“From 15% to 0: Investigating the creation of fashion without the creation of fabric waste,” Presenter, Kreativ Institut for Design og Teknologi, September 2005
The average apparel factory discards 60,000 pounds of usable, pre-consumer excess textiles every week, which includes brand new thread, fabric, buttons and trimmings1.

 

Despite a lack of consensus about the true extent of textile waste, there is still concern amongst retailers, whose bottom lines are reduced through the sizeable cutting floor waste, and environmentalists, who are keen to highlight the water and textile waste issues.

This issue of textile waste in China is particularly salient, even if it is poorly defined. China, the clothing manufacturer for the world, produces approximately 40% of the world’s textiles and 30% of the world’s apparel. Everyone knows that no factory owner worth his stitch will waste as much as a button if there is a profit to be made. And it is this attention to profit that drives an abundant, although poorly understood, secondhand market in textile waste.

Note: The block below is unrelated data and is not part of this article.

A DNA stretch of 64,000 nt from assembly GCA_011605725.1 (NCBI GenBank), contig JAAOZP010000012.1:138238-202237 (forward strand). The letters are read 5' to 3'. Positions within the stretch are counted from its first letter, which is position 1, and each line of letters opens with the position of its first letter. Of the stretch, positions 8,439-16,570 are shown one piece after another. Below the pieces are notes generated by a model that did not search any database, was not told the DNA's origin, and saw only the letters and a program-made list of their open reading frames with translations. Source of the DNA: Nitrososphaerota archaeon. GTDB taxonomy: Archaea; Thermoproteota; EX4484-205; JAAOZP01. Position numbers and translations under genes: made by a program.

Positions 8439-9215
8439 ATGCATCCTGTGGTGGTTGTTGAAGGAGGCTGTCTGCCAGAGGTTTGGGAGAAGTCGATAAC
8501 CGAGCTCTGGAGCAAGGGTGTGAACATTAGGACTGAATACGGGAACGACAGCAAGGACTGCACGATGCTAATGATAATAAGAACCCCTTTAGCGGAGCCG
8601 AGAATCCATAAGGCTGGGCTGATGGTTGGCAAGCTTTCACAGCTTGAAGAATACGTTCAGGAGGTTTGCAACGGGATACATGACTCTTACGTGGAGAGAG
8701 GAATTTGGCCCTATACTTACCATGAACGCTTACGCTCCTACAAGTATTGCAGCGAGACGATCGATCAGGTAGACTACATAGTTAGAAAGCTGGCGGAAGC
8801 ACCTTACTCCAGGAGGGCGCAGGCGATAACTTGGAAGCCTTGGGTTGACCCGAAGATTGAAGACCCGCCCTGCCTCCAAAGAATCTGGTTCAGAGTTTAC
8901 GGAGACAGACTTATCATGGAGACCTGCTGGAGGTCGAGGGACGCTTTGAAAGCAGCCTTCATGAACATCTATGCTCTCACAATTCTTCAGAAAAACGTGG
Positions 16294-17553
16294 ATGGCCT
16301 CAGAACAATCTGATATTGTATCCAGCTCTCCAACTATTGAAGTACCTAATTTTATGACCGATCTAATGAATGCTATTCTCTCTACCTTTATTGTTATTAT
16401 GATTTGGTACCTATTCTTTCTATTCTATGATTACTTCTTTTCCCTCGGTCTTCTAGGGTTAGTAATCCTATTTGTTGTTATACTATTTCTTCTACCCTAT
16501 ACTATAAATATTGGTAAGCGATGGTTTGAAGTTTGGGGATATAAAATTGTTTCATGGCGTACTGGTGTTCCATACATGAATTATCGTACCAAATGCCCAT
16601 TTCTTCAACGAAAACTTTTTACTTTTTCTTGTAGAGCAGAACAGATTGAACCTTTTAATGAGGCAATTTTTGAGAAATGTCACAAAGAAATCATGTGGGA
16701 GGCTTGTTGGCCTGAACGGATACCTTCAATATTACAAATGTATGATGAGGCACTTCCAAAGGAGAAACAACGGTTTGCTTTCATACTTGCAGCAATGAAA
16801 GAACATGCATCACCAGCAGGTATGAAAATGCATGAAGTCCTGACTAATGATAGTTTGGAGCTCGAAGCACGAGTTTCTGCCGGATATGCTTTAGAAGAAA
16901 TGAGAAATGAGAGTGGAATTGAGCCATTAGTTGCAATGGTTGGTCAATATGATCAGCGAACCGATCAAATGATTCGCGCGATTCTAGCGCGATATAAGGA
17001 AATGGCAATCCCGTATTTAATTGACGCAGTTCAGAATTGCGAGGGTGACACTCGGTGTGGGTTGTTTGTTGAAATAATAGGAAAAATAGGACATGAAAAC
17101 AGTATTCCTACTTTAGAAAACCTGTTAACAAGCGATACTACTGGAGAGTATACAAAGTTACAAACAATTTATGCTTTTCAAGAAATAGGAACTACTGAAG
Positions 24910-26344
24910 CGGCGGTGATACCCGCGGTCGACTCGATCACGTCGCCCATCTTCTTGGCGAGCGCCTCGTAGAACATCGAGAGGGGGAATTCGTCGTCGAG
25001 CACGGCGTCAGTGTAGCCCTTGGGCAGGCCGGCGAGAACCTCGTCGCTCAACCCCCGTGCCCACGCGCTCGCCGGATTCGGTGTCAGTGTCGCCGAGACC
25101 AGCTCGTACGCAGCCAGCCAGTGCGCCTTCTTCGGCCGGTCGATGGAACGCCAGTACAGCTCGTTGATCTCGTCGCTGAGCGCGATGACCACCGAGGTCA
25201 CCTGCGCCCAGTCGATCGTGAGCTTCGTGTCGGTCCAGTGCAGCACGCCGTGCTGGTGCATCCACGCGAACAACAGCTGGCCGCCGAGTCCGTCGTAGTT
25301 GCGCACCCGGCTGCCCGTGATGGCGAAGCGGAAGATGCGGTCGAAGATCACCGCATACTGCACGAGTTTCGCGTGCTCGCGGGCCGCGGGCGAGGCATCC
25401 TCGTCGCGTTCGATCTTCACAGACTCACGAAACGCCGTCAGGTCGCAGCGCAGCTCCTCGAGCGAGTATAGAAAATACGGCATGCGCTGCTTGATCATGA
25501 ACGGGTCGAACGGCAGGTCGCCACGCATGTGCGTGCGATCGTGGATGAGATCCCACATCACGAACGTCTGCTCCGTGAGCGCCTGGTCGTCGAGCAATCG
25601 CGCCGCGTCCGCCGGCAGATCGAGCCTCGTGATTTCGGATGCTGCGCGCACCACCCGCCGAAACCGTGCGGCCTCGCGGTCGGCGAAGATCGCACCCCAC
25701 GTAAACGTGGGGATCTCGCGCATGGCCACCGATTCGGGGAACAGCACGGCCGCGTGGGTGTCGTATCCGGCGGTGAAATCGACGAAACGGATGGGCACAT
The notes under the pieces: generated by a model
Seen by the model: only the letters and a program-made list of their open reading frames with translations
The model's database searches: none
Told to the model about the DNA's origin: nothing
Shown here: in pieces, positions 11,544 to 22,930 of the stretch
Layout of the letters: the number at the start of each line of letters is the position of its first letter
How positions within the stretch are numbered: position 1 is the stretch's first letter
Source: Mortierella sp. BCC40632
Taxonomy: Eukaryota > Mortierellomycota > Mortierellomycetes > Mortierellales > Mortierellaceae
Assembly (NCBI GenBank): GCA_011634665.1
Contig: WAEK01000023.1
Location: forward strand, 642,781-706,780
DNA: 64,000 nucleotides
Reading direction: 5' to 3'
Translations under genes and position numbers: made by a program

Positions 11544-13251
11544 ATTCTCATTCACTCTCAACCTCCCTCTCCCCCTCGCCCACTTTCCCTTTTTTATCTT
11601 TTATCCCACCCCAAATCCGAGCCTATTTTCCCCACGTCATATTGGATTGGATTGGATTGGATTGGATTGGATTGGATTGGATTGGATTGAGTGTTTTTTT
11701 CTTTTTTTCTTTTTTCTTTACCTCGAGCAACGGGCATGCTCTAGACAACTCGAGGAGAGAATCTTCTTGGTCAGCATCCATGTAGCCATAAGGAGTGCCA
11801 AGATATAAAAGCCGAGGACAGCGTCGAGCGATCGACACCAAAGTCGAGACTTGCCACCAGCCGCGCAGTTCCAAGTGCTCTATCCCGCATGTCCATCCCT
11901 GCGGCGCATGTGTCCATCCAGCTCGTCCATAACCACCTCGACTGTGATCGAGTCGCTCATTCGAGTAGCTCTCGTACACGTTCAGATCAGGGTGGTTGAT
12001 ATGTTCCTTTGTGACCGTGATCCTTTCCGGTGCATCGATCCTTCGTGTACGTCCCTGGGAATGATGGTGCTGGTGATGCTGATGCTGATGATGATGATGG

It makes sense to recycle and repurpose textile waste

But whether it’s driven by shrewd business sense or the search for an environmental halo, it makes sense to recycle and repurpose textile castoffs as a means to deal with textile waste and its unsavoury counterpoint: water pollution.

Buzzwords abound for the re-use of textiles – from the old-fashioned ‘recycling’, to the trendy ‘up-cycling’, ‘reconstruction’, ‘regeneration’ and ‘repurposing’. But these differing buzzwords all lead to the same point: we should be seeking to maximize usage of materials previously deemed to be ‘waste’.

Encouragingly, these new recycling terminologies are more than just fancy words. The trends suggest that more fashion designers, brands and retailers are turning to recycling as a way to achieve sustainability that goes beyond, for example, just using organic cotton.

However, faced with this abundance of environmentally challenged outputs from the textile and garment industries, coupled with myriad ways to recycle/up-cycle/regenerate textile waste, it is little surprise that many consumers are uncertain about a product’s ‘true’ environmental savings.

In other words, the tricks of the trade need translation into something understandable for consumers.

Cue simple and streamlined standards and labels